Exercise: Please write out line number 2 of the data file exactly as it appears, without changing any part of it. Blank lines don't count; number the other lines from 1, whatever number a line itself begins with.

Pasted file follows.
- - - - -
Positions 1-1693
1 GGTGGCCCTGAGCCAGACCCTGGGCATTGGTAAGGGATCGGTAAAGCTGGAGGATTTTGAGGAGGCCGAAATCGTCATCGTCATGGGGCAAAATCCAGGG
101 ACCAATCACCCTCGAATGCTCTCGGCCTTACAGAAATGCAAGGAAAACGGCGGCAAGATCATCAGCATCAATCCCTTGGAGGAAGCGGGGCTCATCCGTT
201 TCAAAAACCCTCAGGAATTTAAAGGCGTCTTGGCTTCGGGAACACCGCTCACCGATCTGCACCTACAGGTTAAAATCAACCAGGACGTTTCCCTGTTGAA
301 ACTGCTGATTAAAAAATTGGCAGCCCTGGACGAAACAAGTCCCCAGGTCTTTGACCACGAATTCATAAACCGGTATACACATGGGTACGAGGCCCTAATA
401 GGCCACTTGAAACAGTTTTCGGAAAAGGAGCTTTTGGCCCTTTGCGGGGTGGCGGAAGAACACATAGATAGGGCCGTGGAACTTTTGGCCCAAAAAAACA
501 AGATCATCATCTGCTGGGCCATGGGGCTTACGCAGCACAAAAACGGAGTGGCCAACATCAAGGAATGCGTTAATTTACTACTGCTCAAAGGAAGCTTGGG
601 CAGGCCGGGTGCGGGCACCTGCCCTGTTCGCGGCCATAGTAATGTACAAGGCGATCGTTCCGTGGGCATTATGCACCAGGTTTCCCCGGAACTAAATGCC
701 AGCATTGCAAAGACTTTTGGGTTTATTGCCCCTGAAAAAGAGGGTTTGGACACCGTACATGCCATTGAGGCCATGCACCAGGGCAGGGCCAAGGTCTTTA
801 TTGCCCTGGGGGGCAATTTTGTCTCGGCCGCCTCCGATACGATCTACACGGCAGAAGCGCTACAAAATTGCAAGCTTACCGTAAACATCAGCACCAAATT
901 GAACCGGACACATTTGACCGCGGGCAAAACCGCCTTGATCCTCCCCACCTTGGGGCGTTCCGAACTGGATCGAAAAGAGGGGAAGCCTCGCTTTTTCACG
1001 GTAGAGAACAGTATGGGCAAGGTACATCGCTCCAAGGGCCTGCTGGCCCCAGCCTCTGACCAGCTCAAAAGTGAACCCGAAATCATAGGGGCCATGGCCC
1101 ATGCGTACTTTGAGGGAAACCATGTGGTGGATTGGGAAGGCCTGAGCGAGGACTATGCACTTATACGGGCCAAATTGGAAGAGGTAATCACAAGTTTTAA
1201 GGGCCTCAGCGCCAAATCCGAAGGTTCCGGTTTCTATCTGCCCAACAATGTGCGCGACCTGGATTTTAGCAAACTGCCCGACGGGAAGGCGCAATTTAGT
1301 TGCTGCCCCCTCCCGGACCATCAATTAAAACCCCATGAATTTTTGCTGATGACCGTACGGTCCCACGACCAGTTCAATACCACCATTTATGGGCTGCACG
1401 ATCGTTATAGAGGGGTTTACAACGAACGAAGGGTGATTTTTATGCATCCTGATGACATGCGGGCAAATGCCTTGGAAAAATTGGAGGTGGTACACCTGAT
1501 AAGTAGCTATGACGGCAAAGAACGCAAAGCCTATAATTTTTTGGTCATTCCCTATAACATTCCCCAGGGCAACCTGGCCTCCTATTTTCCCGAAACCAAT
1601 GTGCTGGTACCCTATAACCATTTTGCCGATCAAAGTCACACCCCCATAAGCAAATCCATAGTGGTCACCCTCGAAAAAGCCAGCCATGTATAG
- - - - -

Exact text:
1 GGTGGCCCTGAGCCAGACCCTGGGCATTGGTAAGGGATCGGTAAAGCTGGAGGATTTTGAGGAGGCCGAAATCGTCATCGTCATGGGGCAAAATCCAGGG